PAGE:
Dear Grandparenting: Thanksgiving is coming and I’m looking forward to catching up with my grandchildren. It’s the one time the whole family comes together.
Last year left something to be desired and it still bothers me. When I asked my grandchildren what they were grateful for, I got the distinct impression they were most grateful for the fact that Thanksgiving was about over, which meant that Christmas was around the corner.
There was no mention of all their blessings or concern for the less fortunate. My grandchildren were too busy comparing notes about what they wanted their parents to buy when the sales kick in the day after Thanksgiving. And when our family said grace before the meal, my grandchildren sort of hung back and mumbled the words. Whatever happened to the true spirit of Thanksgiving? Jimmy Burkowski, Fruitland Park, Florida
Dear Jimmy: We all have reason to be thankful. Those with unmet wants can be grateful for needs that are met, those feeling less fortunate thankful for misfortunes they escaped. Tens of millions around the world go to sleep wondering what horror the morning will bring.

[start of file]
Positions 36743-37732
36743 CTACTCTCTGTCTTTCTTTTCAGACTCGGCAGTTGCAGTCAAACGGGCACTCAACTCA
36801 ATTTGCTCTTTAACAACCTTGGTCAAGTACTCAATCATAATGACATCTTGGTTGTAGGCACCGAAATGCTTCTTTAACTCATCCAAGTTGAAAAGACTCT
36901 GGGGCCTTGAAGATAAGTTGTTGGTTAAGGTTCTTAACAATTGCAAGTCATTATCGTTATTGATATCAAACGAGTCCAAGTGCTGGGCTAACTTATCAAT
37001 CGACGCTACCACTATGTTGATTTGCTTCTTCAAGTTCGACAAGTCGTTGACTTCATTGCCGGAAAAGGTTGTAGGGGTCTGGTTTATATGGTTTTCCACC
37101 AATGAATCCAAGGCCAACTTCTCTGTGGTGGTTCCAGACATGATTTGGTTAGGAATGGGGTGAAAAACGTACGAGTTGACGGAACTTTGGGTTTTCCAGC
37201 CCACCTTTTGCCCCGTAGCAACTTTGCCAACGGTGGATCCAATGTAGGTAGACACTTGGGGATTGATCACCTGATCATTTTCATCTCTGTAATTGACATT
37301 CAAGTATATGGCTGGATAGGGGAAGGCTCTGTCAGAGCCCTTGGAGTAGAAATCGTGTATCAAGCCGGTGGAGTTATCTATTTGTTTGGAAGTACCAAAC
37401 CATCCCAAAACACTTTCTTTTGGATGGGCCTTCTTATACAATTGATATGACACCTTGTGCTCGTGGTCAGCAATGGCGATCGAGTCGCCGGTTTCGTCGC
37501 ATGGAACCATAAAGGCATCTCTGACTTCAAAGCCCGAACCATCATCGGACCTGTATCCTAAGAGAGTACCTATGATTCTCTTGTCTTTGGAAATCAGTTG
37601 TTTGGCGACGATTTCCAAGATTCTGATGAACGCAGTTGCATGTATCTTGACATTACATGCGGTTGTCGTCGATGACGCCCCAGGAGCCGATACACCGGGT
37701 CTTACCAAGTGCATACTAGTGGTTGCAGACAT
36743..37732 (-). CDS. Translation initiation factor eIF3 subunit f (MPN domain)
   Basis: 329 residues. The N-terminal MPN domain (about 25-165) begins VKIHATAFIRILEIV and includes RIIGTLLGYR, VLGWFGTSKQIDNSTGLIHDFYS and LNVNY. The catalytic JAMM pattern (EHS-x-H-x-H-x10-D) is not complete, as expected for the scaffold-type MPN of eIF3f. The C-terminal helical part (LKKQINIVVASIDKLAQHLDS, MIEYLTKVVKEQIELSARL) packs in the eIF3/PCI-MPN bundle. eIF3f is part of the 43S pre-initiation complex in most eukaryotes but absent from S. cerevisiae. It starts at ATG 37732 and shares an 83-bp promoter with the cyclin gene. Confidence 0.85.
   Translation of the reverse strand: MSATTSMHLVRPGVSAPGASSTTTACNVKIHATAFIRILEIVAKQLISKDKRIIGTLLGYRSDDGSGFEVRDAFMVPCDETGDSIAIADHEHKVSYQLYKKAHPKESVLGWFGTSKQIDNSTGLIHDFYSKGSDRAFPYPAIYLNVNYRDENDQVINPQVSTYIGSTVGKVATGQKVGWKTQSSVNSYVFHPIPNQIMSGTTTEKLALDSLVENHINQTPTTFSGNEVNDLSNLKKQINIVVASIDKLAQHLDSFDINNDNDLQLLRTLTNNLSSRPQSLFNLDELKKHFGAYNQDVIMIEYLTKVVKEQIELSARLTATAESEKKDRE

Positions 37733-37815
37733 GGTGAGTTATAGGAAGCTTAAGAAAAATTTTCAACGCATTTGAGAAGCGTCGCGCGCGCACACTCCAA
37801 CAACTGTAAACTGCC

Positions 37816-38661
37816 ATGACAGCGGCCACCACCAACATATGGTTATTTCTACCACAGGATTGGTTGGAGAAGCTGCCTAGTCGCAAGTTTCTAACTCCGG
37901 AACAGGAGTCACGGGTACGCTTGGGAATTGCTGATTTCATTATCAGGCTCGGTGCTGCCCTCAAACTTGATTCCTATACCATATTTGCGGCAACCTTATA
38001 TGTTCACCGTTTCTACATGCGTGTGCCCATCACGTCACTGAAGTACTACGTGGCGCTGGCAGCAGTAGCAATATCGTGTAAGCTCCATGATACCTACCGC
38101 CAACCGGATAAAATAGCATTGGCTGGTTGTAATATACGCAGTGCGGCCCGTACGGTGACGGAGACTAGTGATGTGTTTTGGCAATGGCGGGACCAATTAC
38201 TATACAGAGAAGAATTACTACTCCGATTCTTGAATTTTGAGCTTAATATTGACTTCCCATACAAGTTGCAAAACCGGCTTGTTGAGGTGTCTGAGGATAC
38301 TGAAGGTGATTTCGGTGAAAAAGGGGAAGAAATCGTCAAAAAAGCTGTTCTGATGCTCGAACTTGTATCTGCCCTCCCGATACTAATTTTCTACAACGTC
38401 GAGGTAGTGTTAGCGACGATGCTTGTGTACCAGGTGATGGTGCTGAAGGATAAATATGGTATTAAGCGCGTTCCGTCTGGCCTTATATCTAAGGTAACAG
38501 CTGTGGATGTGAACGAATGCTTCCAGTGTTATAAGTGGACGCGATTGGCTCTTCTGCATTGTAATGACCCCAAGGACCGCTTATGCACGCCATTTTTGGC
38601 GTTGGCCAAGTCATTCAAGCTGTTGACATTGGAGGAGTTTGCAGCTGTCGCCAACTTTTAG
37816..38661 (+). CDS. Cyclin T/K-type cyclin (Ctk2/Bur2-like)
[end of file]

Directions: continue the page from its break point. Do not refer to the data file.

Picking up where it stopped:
But grandchildren can be hard pressed to summon up the spirit of thanks as families struggle to adjust to the restrictions, isolation and economic uncertainties of the COVID pandemic.
This is where grandparents can make a real difference. According to an American Psychological Association study, seniors develop enhanced levels of equanimity and wellbeing not found in younger adults — an attitude of gratitude, shown to reduce stress and boost the immune system. Thanksgiving doesn’t just serve up turkey and ham. Grandparents serve as living proof that gratitude works.
Grand remark of the week
Robert Little from Baltimore, MD has “two passions. I love to fish and I love my three grandchildren.”
So when people ask how he spends his days, Robert is ready. “I tell them I’m hooked on my grandchildren and do a little fishing on the side.”